For example, clickable areas in purely flat designs can create usability issues since the signifier (what visually defines a button) may not be as clear. Without clearly defined buttons, the design will require other distinguishing elements.
Color is a great choice for this, as you can see in the image below for SitePoint.The navigation is clearly sectioned using strong colors to ensure that on mobile, these areas are obvious and more importantly, large enough so that a user won’t accidentally click on a link next to the one that they want (unless they have exceptionally large hands).
Photo credit: Sitepoint
Best practice for mobile UX dictates that you should then pay attention to the following:
- Clarity – How can you ensure that the user knows how to use the site? Consider the use of strong visual cues such as the use of color and drop shadows on buttons to prompt the desired user action.
- Navigation – Again, you consider if flat design adds anything or if it creates confusion in the user and how you can overcome this. You should also consider if it’s worth having a dropdown menu or a standard, traditional top menu.
- Gestures – As designer Thomas Joos suggests, you must think in terms of time, dimension, and animation. How will your interface respond when it’s swiped or pulled from top? Interactions and animations require even more care with regards to visual refinement and response times.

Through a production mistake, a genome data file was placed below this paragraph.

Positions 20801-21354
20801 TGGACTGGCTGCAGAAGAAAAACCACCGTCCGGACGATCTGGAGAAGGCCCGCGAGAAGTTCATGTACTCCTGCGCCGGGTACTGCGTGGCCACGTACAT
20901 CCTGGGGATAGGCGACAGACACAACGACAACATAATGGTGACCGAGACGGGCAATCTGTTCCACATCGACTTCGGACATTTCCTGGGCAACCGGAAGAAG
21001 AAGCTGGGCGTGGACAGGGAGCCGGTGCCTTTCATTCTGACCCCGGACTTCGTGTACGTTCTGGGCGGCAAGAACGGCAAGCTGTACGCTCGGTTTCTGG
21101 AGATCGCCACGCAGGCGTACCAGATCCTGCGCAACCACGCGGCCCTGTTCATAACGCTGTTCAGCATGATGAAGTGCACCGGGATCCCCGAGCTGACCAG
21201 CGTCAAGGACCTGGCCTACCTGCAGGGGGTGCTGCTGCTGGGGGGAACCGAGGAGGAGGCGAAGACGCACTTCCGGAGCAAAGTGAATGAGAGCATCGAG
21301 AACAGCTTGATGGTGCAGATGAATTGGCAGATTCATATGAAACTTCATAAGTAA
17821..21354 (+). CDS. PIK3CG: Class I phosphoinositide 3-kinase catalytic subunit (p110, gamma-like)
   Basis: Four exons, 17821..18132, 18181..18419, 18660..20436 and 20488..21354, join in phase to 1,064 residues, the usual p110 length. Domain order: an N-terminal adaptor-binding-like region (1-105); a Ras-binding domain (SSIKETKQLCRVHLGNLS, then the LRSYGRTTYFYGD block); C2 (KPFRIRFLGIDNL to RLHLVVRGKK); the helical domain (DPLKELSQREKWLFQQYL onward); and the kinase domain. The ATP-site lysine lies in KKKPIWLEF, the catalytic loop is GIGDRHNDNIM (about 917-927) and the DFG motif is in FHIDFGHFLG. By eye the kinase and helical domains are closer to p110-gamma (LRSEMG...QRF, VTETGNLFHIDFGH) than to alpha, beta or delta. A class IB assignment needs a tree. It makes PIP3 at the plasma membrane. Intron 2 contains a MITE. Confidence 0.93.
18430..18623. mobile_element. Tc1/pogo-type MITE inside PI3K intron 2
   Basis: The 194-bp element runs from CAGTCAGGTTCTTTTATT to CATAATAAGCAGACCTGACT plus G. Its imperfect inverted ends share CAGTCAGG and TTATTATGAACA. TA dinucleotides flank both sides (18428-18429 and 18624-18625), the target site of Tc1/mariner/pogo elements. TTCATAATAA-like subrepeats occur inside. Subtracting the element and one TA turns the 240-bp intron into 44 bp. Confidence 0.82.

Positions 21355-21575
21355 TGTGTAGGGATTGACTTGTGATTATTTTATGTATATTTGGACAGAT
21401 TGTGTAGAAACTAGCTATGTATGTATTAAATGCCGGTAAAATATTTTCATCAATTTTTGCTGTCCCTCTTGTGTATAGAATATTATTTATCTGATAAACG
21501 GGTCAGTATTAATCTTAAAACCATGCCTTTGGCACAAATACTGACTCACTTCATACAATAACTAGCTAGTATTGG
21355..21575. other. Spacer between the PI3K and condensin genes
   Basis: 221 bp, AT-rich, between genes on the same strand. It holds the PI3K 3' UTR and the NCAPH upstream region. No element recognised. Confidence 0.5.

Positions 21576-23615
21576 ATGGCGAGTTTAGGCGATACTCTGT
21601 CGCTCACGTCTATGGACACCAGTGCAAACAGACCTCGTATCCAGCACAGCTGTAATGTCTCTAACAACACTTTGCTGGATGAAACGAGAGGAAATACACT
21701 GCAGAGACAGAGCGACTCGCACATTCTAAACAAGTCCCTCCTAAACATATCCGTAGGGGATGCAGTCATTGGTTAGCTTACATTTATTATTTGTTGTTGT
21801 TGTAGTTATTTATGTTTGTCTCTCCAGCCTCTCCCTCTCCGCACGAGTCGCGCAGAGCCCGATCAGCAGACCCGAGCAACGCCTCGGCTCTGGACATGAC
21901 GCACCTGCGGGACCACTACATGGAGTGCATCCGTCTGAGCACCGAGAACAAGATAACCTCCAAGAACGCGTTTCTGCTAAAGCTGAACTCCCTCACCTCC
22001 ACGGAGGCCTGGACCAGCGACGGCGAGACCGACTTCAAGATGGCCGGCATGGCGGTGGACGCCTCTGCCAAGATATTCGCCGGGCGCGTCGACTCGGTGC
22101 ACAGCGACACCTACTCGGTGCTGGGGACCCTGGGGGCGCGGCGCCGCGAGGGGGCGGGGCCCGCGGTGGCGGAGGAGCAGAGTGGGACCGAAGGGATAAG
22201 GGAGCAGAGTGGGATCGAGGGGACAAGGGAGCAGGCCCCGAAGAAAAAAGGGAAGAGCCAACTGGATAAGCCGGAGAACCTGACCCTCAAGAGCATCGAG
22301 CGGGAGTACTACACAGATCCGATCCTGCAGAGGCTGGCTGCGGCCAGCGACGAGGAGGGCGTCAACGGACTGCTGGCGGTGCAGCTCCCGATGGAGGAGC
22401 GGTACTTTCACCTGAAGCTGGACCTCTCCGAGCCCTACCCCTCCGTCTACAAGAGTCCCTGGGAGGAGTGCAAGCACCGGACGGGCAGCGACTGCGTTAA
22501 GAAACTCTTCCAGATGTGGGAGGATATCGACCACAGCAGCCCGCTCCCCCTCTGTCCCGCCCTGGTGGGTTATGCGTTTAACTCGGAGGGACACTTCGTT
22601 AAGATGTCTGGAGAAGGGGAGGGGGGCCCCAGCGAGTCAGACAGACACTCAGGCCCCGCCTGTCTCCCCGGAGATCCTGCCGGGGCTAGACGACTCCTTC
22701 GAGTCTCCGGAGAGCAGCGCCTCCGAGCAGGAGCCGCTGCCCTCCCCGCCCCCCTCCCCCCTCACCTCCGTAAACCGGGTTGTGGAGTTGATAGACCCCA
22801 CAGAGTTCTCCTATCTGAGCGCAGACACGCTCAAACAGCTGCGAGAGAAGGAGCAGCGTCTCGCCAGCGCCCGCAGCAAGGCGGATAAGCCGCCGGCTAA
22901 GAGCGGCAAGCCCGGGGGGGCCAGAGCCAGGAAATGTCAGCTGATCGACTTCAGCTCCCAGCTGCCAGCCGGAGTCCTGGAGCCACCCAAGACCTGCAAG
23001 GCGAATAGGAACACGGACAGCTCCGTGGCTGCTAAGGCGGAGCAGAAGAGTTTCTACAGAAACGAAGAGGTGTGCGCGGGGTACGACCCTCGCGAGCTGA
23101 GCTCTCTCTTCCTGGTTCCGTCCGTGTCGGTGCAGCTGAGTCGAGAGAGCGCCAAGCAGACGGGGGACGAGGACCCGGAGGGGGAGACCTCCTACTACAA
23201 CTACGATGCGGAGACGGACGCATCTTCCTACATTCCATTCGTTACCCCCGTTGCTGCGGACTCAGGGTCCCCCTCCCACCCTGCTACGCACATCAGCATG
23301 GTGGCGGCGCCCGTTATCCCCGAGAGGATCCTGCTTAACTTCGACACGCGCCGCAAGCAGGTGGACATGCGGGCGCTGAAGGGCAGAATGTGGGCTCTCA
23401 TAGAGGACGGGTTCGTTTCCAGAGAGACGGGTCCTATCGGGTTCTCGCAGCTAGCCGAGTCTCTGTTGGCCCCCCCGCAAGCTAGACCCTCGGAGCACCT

- Forms – Input forms need to be short and concise, not ask the user to enter all kinds of details from their age to the name of their dog. Limit forms to one or two fields and ensure that they are big enough to click into. Also take care with form labels as these can easily be thrown off on mobile devices.
- Touch – As discussed earlier, clickable areas should follow the fat finger rule and not encroach on surrounding areas.
When it comes to designing for a smaller screen, prototyping and wireframing tools are also helpful once you outgrow the low fidelity of sketching by hand. The sooner you can get your design onto real-world devices the better, but it’s incredibly helpful to have tools at your disposal that can effectively help with layouts.
Mobile UX is a sum of its parts.
It’s not just about performance, nor is it all about how the site and its content is presented. For the designer, it’s become necessary to look at a web project much more holistically than we’ve seen in the past.
On the small screen, good UX is essential to the success of every site. Consider every navigation element alongside your design choices and how these will work on real world devices. As championed by Steve Krug, the user should not have to think about what they have to do next, it should be immediately clear to them.